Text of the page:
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Demo’d: Fire Pro Wrestling

Fire Pro Wrestling was one of my much-loved titles for the Game Boy Advanced. Imitating Sabu from ECW, shiny Aladdin pants intact, I suplexed my way through the ranks. It also featured a link-up multiplayer mode that would always disconnect in silence mid-match and replace the other player with a bot, both of us thinking we’d beaten each other in the same fight. Still, great game.

Whilst preserving the same scope of customisation this latest version of Fire Pro Wrestling is a different kettle of fish. From memory I can’t recall if chokeholds were absent from earlier versions but I found none in this XBLA one. When an adversary is downed pressing grapple will kick them in the knee and compel them to pop up, ready for action.

This is a much more family-friendly take on the Fire Pro format. Your avatar is used as the template for your wrestler, and those of your friends in offline tag-team matches. You can cover up with a range of outfits but removing in-game facial and body appearence customisation does bring its own limitations. In skin-baring costumes the avatar also wears a skin coloured muscle top, making not only a fashion faux pas but as if they’re wearing several layers at once.

As mentioned, there’s a vast amount of customisation available. Between cash rewards and experience gained new hats, abilities, glasses, pants, entrance music, taunts, attacks, grapples, specials and more can be unlocked and equipped. This is where the most fun during the trial was. Discovering new moves, assigning them to the skill set and then unleashing them during a match is what Fire Pro excels at.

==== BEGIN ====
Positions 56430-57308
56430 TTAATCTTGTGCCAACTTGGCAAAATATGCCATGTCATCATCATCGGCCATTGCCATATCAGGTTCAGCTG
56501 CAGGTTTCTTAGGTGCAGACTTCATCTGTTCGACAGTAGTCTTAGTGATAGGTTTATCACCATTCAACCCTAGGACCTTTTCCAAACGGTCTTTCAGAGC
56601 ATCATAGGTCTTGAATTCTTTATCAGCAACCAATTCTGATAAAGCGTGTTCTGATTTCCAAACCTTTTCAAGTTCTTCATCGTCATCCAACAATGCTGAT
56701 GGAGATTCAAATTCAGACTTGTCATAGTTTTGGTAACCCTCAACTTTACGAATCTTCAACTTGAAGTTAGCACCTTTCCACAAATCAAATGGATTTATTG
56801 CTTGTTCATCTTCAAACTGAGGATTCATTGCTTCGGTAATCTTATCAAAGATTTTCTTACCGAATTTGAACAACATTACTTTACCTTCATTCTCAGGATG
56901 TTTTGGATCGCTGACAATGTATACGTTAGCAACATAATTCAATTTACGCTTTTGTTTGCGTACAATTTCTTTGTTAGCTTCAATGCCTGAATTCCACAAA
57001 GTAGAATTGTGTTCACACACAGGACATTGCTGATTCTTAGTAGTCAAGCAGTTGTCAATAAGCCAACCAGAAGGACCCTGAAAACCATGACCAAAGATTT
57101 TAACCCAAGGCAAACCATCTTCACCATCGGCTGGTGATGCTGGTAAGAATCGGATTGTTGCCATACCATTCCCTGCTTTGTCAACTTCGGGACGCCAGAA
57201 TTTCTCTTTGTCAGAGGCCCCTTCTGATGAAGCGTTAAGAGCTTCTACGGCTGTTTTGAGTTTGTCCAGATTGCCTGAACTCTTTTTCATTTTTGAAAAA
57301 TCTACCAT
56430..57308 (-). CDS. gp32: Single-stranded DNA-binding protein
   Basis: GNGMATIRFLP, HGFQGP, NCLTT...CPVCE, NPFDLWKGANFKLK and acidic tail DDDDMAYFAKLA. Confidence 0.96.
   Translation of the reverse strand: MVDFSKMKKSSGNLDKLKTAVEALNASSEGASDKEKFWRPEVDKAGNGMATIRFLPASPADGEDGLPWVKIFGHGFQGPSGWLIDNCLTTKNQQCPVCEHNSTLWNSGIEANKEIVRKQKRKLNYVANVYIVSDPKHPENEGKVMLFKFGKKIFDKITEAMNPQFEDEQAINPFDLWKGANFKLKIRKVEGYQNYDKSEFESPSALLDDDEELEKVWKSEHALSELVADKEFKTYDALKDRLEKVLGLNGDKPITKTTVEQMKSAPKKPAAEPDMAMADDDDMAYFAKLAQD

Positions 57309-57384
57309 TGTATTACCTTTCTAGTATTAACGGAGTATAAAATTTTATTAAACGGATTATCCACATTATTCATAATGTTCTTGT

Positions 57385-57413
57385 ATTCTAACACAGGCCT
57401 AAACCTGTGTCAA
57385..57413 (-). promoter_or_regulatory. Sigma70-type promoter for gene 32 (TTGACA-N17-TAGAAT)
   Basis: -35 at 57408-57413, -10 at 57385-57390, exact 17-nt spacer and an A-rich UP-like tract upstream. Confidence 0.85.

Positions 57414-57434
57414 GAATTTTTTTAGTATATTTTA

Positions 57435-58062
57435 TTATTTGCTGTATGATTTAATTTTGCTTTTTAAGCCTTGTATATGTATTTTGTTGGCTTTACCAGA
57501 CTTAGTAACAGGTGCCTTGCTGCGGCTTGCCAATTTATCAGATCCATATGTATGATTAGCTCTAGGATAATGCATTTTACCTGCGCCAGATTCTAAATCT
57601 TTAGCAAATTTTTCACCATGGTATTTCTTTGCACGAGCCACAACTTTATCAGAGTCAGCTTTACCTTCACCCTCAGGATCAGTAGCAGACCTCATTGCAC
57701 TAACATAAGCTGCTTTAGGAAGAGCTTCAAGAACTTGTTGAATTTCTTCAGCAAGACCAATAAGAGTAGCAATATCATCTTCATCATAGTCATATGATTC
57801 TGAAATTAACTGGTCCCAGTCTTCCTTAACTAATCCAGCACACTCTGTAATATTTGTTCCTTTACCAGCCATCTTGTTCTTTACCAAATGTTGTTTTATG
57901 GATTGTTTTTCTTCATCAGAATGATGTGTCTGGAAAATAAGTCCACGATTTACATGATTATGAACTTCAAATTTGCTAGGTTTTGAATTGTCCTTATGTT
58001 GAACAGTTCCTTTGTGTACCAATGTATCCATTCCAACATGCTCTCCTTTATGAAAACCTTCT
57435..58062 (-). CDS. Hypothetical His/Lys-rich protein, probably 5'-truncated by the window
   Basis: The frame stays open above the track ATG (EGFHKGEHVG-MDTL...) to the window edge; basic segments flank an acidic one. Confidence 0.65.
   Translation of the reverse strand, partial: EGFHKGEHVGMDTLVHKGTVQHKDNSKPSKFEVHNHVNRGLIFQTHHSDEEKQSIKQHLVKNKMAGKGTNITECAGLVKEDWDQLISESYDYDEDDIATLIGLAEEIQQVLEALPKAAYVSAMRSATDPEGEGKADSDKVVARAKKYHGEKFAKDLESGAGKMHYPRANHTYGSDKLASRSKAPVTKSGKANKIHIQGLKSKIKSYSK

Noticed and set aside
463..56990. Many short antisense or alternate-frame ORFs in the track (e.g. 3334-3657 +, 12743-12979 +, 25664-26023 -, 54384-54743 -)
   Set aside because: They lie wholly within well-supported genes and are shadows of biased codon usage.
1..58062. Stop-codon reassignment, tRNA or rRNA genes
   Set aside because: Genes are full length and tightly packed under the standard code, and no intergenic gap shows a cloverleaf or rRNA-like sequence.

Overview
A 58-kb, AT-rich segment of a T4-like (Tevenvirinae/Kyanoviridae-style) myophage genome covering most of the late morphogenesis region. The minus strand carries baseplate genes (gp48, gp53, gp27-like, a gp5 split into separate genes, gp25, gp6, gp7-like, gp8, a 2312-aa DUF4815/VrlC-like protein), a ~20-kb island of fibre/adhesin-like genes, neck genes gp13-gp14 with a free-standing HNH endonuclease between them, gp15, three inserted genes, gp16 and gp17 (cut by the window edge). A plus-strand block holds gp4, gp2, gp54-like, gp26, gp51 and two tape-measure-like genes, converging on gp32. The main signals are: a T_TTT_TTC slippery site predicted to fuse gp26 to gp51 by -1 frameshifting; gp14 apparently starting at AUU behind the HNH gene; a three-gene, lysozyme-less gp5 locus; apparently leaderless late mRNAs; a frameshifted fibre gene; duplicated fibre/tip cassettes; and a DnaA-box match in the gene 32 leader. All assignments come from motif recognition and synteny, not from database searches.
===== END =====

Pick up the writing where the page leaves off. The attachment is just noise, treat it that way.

The move list varies upon those selected pre-match. For example, four frontal grapples are hot-keyed to the face buttons. When successfully grabbing an opponent both wrestlers must press one of these buttons before the timer runs out. The other wrestler will parry your move if they select the same option, or will be slammed with the attack you choose if they don’t.

These moves and more can all be practiced in the gym. Here a Rocky-esque number plays from the speakers and even a look-a-like of his coach makes an appearance. Once confident, there are fights to attend, from casual events, championships and street fights (still in a ring, naturally).

There’s clearly a lot of content here but it lacks oomph. From the trial it would seem Fire Pro Wrestling has lost the gritty edge that used to hold my attention.

The author of this fine article

is the Deputy Editor at Thunderbolt, having joined in December 2010. Get in touch on Twitter @shaneryantb.

Gentle persuasion

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